Optical imaging of living biological tissues is largely limited to superficial layers because of scattering. Even with two-photon excitation (2PE) microscopy, it is hard to image beyond a depth of 500 micrometers using the standard two-photon laser wavelength. A trick shown to work some years ago for increasing depth penetration was to use longer excitation wavelengths—but the signal-to-noise ratio when imaging deep-lying structures was still rather low. Horton et al. now combine the use of long excitation wavelengths (1,700 nanometers) with three-photon excitation (3PE) microscopy. Using this approach, the researchers performed in vivo imaging of the mouse brain vasculature to a depth of 1,400 micrometers and imaged red fluorescent protein–labeled neurons within the hippocampus. The use of 3PE improves the signal-to-noise ratio over that of 2PE, and it is compatible with standard dyes and fluorescent proteins.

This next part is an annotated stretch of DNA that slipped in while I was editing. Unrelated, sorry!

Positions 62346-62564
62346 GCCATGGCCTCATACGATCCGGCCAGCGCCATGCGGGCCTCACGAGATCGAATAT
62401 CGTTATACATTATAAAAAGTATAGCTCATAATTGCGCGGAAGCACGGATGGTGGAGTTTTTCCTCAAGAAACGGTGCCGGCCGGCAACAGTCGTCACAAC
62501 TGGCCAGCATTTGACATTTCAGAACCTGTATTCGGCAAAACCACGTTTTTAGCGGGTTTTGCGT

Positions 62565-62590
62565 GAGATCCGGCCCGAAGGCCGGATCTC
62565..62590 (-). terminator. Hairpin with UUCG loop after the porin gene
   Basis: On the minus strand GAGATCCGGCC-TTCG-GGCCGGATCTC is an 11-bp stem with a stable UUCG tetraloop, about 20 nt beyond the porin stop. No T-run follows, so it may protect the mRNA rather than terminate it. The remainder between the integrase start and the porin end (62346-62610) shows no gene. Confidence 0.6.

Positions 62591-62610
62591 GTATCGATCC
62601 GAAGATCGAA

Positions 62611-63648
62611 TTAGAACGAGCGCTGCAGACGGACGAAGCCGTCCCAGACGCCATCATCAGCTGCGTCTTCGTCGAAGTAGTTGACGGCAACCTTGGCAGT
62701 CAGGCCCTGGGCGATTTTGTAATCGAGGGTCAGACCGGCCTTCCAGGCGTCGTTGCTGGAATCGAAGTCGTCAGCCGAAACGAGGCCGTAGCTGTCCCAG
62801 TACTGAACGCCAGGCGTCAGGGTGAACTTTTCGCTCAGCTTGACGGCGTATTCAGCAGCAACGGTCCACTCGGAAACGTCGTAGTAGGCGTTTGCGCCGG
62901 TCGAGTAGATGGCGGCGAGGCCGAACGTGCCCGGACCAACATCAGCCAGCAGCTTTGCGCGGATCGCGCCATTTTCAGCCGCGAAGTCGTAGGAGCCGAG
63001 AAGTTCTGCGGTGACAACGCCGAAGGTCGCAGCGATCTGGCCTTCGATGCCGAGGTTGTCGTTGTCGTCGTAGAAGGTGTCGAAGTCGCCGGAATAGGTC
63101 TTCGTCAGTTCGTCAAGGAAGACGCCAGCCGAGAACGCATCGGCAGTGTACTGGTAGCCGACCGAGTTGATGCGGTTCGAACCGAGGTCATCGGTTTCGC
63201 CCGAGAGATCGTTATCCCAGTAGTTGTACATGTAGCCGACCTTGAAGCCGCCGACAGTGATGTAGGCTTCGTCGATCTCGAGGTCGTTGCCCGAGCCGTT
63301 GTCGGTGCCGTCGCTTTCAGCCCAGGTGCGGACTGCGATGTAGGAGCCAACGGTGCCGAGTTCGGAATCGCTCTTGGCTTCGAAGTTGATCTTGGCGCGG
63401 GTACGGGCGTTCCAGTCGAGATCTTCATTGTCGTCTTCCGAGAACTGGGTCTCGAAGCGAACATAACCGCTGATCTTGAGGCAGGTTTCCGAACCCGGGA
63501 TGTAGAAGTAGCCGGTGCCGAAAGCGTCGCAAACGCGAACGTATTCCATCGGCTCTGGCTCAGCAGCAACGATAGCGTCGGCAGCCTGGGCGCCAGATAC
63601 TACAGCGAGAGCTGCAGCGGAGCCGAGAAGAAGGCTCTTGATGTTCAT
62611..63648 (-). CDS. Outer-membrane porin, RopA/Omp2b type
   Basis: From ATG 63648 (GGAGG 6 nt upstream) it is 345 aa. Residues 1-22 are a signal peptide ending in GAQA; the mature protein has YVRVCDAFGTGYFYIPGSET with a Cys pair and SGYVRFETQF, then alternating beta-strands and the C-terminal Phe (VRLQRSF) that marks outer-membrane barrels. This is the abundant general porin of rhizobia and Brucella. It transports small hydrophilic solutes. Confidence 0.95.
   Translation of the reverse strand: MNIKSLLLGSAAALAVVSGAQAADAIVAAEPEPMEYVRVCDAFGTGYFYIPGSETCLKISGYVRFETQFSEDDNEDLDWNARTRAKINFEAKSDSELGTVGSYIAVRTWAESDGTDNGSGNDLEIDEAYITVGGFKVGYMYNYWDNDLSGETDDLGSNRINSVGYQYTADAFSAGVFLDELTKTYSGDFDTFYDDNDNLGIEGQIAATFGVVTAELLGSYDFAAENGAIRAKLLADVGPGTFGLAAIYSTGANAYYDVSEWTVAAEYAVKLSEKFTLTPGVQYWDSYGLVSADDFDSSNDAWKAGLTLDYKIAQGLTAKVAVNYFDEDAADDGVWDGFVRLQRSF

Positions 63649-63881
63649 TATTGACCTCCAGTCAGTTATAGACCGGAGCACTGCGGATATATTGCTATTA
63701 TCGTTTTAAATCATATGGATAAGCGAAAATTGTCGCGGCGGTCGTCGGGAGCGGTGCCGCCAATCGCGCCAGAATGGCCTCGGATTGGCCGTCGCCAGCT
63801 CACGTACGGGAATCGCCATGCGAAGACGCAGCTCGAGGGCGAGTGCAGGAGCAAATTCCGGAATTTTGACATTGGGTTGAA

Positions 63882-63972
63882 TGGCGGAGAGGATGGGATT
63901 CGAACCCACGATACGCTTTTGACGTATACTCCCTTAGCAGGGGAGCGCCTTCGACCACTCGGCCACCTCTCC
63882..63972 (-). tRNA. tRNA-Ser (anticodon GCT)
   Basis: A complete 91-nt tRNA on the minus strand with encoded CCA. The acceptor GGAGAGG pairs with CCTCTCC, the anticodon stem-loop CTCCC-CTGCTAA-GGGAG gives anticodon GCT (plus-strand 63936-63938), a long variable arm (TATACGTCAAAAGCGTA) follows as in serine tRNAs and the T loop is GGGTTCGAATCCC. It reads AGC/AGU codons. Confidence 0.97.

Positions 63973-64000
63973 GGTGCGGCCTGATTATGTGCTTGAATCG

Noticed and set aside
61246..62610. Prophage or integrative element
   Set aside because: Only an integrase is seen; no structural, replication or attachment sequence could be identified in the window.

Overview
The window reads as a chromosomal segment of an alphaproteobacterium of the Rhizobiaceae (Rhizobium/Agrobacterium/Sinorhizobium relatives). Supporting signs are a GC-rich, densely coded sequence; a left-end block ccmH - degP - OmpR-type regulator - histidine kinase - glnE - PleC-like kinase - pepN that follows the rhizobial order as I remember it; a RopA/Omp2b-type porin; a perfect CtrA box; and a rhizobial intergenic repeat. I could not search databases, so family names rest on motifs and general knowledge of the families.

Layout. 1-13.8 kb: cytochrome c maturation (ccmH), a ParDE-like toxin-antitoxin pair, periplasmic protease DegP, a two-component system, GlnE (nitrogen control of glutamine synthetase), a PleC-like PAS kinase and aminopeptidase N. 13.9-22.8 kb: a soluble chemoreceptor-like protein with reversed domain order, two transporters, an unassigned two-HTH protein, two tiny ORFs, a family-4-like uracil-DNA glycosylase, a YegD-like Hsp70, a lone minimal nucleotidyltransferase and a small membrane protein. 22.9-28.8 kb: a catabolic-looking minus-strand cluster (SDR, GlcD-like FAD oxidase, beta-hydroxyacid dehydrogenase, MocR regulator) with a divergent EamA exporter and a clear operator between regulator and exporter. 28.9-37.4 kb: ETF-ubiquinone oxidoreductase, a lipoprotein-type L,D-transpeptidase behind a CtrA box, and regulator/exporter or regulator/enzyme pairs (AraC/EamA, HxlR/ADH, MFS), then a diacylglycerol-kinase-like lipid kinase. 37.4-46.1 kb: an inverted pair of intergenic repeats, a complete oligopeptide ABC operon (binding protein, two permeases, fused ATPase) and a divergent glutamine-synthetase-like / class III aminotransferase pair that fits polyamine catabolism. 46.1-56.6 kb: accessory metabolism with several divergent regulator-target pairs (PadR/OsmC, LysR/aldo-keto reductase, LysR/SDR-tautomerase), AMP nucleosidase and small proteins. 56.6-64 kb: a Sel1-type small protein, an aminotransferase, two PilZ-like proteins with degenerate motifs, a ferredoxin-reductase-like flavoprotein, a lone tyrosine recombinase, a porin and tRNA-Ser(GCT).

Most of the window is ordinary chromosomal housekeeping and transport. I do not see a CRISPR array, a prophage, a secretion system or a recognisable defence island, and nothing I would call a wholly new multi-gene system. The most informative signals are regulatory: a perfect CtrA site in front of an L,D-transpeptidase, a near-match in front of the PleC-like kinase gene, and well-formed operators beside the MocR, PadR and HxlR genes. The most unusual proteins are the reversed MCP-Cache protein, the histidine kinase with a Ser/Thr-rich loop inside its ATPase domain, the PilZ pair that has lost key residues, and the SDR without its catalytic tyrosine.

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Deep, deep in vivo imaging. Nat Methods 10, 194 (2013). https://doi.org/10.1038/nmeth.2386